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A memory facilitation effect due to the comparison process within self-choice

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Other Title
  • 自己選択時の比較過程による記憶促進効果
  • ジコ センタクジ ノ ヒカク カテイ ニ ヨル キオク ソクシン コウカ

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Abstract

The self-choice effect states that self-selected items are more likely to be remembered than items selected by an experimenter. This study examines whether the mere short-term retention of items during selection is sufficient or whether a comparison among items is required for the self-choice effect to manifest itself. In Experiment 1, during each selection, participants were assigned to one of four conditions; a forced-choice condition (only retain instructed item in short-term memory), a delayed-choice condition (retain all items in short-term memory), a compared-choice condition, and a self-choice condition. The recall rates of chosen items in the first two conditions showed no differences, but they were lower in the second two conditions. These results indicate that comparisons among items during the selection are necessary to facilitate later recall. In Experiment 2, both semantic and non-semantic comparison criteria failed to produce different recall rates. Thus, it is difficult to explain the facilitated recall rate within the compared-choice condition merely by semantic processing.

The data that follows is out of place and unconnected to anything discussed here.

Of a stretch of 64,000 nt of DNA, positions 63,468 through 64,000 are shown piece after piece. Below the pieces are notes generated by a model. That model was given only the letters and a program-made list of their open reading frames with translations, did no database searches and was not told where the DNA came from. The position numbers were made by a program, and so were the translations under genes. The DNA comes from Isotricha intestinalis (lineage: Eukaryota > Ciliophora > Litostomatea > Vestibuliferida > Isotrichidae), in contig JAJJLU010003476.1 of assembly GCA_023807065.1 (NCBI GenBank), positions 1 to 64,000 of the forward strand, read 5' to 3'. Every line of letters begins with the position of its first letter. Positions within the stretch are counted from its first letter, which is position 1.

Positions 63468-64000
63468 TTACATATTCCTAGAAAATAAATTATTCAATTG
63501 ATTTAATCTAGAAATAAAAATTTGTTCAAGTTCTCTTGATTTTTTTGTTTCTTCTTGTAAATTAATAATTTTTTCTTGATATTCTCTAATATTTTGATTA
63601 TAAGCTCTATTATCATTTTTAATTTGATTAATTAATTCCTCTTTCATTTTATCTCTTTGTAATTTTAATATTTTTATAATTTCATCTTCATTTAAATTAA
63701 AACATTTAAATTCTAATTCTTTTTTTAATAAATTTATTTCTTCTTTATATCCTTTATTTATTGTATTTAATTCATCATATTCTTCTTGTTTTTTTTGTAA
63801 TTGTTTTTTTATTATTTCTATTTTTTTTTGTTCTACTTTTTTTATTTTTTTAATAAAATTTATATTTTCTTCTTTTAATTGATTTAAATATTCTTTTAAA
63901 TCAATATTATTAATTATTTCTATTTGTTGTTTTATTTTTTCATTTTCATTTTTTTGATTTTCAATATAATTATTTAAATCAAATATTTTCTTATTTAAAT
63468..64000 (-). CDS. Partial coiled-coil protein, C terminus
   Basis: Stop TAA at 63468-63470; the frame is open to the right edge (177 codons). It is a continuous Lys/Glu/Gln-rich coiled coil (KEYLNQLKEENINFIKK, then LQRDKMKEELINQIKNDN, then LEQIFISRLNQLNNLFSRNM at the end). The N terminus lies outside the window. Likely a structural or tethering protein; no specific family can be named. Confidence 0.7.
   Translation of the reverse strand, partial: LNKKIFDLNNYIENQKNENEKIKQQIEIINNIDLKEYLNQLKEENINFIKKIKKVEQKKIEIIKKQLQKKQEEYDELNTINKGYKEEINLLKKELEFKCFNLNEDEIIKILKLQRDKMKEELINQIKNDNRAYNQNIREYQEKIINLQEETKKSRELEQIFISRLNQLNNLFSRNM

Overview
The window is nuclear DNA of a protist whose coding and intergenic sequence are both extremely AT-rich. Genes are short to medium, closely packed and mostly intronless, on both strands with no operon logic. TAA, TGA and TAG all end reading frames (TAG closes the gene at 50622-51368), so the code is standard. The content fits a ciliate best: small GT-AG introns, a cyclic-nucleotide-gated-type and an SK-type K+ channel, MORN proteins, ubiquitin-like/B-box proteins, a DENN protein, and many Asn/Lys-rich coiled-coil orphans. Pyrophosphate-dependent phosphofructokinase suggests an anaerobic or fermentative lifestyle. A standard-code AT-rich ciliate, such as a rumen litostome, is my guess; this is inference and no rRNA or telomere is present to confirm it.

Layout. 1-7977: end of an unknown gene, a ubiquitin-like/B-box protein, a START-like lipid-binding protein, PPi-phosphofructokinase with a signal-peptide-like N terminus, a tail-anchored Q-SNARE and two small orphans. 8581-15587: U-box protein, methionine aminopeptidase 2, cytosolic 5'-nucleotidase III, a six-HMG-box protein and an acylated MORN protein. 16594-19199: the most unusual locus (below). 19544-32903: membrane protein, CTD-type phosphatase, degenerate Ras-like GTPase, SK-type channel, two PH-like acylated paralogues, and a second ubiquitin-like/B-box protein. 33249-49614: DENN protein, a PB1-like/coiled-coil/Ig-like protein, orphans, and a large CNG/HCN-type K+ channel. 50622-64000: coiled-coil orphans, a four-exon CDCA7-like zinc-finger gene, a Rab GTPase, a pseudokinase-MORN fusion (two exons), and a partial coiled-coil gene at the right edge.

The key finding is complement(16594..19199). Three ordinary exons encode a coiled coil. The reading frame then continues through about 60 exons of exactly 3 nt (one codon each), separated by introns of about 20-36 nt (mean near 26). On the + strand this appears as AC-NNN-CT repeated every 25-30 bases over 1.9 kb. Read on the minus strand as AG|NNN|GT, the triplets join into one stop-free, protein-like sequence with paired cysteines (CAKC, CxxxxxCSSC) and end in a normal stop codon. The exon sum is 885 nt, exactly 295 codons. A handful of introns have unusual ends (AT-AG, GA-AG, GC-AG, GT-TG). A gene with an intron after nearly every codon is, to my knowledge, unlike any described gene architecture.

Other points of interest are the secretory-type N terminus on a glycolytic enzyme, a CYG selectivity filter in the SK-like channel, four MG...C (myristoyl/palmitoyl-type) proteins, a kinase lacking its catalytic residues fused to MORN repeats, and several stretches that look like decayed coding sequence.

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Details

  • CRID
    1390282680314045696
  • NII Article ID
    130002142429
  • NII Book ID
    AA11971335
  • DOI
    10.5265/jcogpsy.10.37
  • ISSN
    21850321
    13487264
  • NDL BIB ID
    023994194
  • Text Lang
    ja
  • Data Source
    • JaLC
    • NDL
    • Crossref
    • CiNii Articles

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